Liza Winter's defiant clash with Col. Darrow makes life worse for Frank.
Seneca Falls Sanatorium
2,381 days to Hiroshima
Episode 3 of Manhattan’s second season opens on a woman standing in the rain, then a naked person underneath a table, and a roomful of slumped, dejected figures as Frank and Liza Winter sit at a table.
We’ve seen evidence of Liza’s emotional volatility in season 1, but here we get a flash back to her time in a mental facility after attempting suicide years before. John Benjamin Hickey’s Frank has convinced himself (and is trying to persuade her) that she simply made a mistake and took too many pills. Neither really buys that.
Last episode belonged to Hickey, but this one is owned by Olivia Williams as Liza, a woman who embodies both delicate vulnerability and a strength and resolve that was ahead of her time. Seeing her in a weakened state at the opening gives us a refreshing perspective on the powerhouse Liza inhabiting Los Alamos in the show’s present.
She can’t have newspapers in the hospital. The one Frank brought was confiscated. She also can’t wear her wedding ring, since they could be choking hazards. Frank hears a distant woman screaming uncontrollably. “Someone must have shown her a newspaper,” he says.
Liza seems content to drift, but Frank vows to bring her home. Before he leaves, he takes a strip of yarn from the scarf his wife is knitting and ties it in a makeshift wedding ring around her finger.
It’s a great moment — not just an example of the tenderness between them, but a metaphor. The string you tie around your finger is supposed to remind you of something, right? This is Frank doing something that, despite all his faults, she will never forget.
As he leaves, a voice on the radio announces that German scientists have split the building blocks of all matter. Atomic energy could become a promising source of fuel in the decades to come.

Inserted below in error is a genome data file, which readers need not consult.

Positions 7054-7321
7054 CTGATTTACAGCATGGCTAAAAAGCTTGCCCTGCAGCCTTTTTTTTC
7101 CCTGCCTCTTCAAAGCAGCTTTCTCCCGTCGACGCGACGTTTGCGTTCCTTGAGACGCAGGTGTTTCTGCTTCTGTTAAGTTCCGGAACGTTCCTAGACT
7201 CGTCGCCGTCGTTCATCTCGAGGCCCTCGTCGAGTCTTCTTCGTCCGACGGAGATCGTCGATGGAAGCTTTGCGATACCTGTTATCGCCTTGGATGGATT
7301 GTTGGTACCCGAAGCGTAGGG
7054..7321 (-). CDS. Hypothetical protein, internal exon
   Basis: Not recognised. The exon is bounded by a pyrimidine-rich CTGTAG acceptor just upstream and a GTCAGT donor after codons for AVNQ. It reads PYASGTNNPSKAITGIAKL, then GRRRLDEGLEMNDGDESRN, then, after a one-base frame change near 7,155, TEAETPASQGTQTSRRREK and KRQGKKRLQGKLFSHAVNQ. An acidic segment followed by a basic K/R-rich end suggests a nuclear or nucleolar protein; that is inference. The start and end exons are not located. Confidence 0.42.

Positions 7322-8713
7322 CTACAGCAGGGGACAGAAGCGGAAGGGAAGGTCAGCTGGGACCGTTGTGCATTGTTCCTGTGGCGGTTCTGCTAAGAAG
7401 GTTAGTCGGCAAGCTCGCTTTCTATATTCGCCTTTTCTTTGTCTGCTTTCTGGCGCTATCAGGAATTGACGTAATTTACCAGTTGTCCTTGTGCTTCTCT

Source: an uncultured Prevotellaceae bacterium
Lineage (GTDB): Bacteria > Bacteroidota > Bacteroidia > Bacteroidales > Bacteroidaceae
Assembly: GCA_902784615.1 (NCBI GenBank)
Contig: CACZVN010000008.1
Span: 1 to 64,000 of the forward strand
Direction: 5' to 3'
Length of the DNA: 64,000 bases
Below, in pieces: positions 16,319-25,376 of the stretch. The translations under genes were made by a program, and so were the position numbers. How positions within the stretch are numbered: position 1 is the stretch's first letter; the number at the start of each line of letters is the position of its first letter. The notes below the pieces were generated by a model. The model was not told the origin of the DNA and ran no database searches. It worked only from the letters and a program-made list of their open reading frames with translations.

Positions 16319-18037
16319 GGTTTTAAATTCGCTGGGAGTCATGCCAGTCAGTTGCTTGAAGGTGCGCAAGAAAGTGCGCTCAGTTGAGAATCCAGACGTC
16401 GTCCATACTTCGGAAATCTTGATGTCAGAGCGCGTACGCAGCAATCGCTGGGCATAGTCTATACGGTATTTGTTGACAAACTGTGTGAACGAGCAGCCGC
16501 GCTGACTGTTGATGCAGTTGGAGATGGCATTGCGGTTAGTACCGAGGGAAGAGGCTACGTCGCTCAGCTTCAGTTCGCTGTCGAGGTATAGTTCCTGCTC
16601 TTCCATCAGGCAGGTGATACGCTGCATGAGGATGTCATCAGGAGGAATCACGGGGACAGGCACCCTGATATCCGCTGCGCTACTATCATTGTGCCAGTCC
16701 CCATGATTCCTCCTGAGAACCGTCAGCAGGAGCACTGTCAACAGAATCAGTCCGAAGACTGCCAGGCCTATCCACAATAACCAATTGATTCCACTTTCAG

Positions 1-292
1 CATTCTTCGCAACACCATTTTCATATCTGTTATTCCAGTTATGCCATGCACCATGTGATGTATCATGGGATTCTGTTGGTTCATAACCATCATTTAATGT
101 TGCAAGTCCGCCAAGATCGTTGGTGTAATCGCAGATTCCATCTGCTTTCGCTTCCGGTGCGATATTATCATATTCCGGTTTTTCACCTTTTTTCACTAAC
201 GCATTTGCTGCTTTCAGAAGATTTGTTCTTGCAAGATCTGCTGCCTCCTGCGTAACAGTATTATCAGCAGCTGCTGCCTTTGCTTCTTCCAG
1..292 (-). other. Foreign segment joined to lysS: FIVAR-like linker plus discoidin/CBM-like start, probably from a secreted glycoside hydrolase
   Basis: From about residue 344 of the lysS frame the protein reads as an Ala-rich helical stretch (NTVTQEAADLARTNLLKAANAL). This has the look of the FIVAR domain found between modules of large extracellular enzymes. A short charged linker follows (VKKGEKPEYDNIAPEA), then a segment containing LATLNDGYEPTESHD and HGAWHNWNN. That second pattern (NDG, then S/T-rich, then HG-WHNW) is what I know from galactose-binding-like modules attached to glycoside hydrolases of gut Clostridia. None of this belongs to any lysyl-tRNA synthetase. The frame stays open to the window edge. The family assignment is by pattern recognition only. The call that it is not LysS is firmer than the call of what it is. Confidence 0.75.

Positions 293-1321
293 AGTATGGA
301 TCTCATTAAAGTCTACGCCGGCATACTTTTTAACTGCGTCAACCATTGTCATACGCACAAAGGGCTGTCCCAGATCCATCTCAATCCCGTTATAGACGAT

Frank is blessed and cursed with the ability to see the potential in things. His wife, for one. Atomic energy, another. The latter makes him more afraid than hopeful.
We see Frank and Glen Babbit (Daniel Stern) meeting with a representative from the military to impress upon him the need to start work on a bomb that harnesses this new “fuel.”
“Hitler is already stockpiling uranium,” Frank explains. He knows the scientists who are over there trying to weaponize it. But remember, it’s still only 1939.
“You’re telling me I need a bomb that doesn’t exist to win a war that we won’t be involved in when it starts… if it starts,” the military rep says.
Even Glen isn’t so sure. “Some genies belong in their lamps,” he says.
As the military man leaves, we get the episode’s Sly Gay Joke #1: The military man says he saw Glen’s ex-wife recently and wants to know how “to unload a wife so smoothly.” “It’s all in the wrist,” Glen says, making a sweeping motion to the door.
It turns out Glen, one of the Winters’ best friends, thinks Liza is on a “research sabbatical.” Frank asks him to help talk the government into developing work on the atom bomb. “You must know someone with a line to the president.”
Cut to Glen and Frank walking up to the door of a house. The name on the mailbox: “A. Einstein.”
NEXT: Engagements, Marriages, and Affairs
Cut to the show’s present, we’re in the office of the Manhattan project’s military leader, Col. Emmett Darrow (William Petersen). He’s reading a newspaper article about Frank Winter: “Noted scientist disappears while working for war department” is the headline.
Darrow confronts Liza at a city council meeting. “If Dr. Winter were in less than comfortable circumstances, I would worry they may not improve after this day’s events,” he says.
“Perhaps you would like to repeat that, Colonel, to my colleagues on the town council,” Liza says.
Darrow asks for the council’s attention and shows her how rough he can play. “Due to new J-1 secrecy restrictions, as of today, the town council is disbanded.”
In the prison where Frank is being detained, a guard throws a plate onto the floor with a few scraps of bread. “That’s it for today. Bad behavior,” the guard says.
“What’d I do?” Frank asks.
“Not your bad behavior,” the guard answers.
Back at Los Alamos, Abby Isaacs (Rachel Brosnahan) is on the job as an operator when she eavesdrops on a call between the project leader, J. Robert Oppenheimer, and a mysterious woman in California.
Operators are banned from listening to his calls, due to national secrecy, of course. So Oppenheimer and his mistress feel safe indulging in some bondage and submission phone-sex fantasies.